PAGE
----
Gelato is a dessert with Italian roots that are over 400 years old. It made its way to the U.S. in the 18th century but took a back seat to ice cream until the late 1900s. Nowadays, you can find gelato just about everywhere, including at Il Gelato. The take-away counter located in the middle of Eataly Boston is serving an impressive and flavorful assortment of the Italian frozen treat, all made in-house daily.
Pastry Chef Ian Catalina says that the daily production of small batches is just one of many steps required to make their premium gelato. The first is sourcing high-quality ingredients. They use hazelnuts from Piemonte, pistachios from Sicily, and Catalina says they source their milk from High Lawn Farm in Lee, Massachusetts. "400 head Jersey cows there, and I hear they're the most pleasantly dispositioned." He jokes that he's never met an Italian cow, but is willing to bet they're pretty happy as well.
I have no doubts about the quality of the product at Eataly Boston, and I'm more than impressed with their selection. But, when it comes to making, serving, and eating gelato, I can't help but wonder what makes it different from ice cream? Catalina assures me that they are indeed quite different, and it starts with the recipe.
Same ingredients, different order.
The first ingredient in ice cream is heavy cream, followed by milk, sugar, and everything else. “With gelato, milk is the first ingredient,” Catalina says. “Followed by heavy cream, sugar, and adjunct flavors like chocolate chips.” But less cream does not mean less flavor. Without all of that added fat, gelato actually has a higher ratio of flavorings to liquid, giving it a richer taste.
The next step is pasteurization. At Il Gelato, they take the milk, heavy cream, and sugar, and add neutro, a plant-based stabilizer that Catalina says gives their gelato even more body. That mixture is brought up to a temperature of about 150 degrees for no less than 30 minutes before it sits overnight, another essential step. "You want to allow the fat globules to form long-chain molecules," he says. "The process gives gelato a creamier mouthfeel."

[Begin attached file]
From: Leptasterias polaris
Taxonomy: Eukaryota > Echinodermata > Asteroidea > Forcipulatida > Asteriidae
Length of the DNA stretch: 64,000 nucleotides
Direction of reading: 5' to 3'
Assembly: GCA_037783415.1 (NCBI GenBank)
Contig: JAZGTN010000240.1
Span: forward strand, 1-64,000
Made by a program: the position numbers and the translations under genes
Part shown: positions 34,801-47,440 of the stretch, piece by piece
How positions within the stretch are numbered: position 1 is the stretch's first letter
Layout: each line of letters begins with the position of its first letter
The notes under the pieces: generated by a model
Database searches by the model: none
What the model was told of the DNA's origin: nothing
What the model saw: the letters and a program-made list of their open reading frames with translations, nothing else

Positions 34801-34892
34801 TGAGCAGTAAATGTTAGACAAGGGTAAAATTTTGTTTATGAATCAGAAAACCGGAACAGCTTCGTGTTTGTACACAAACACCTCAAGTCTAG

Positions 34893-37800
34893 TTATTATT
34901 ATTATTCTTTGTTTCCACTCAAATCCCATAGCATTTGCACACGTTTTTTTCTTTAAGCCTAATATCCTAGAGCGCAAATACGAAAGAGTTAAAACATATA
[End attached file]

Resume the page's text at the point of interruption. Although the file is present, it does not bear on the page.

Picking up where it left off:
And then there's something called overrun.
Overrun is the percentage of air that's incorporated into the base during the churning process. Catalina explains that ice cream gets churned at a faster rate than gelato, giving it a fluffier texture. And while overrun percentages for ice cream are often as high as 100% (one part ice cream to one part air), gelato's are much lower, around 30%, giving it a smoother texture.
Gelato is served at a warmer temperature.
Gelato is served 10-15 degrees warmer than ice cream to preserve its smooth texture. Il Gelato uses a traditional spade—a flat spatula—to aid the warming process.
And those small serving spoons?
They do serve a purpose. Eating gelato with a tiny spoon helps you experience and enjoy its full taste. “You get to savor every single little bite,” Catalina adds. Beyond serving techniques, there is no right or wrong way to eat it. Catalina likes to mix two flavors, like their caramel and coffee. “That way, I get a little bit of one flavor, a little bit of the other, and then I can mix them.”
Catalina says that Bostonians come out year-round for the classics: chocolate, hazelnut, and pistachio. In the summertime, when Il Gelato rolls out the gelato cart, it's the lemon sorbet that everyone craves.
And who doesn't love a good Affogato? Il Gelato uses a mix of espresso (Lavazza and Caffè Vergnano) and gelato make the perfect morning and afternoon treat. But Catalina adds that Il Gelato doesn't open until 11am, so you'll at least have to wait until then to get your hands on the frozen treat.
Prudential Center, 800 Boylston St., Boston, eataly.com/boston-gelato
Gelato vs. Ice Cream, what's the difference?
Here's the step-by-step breakdown.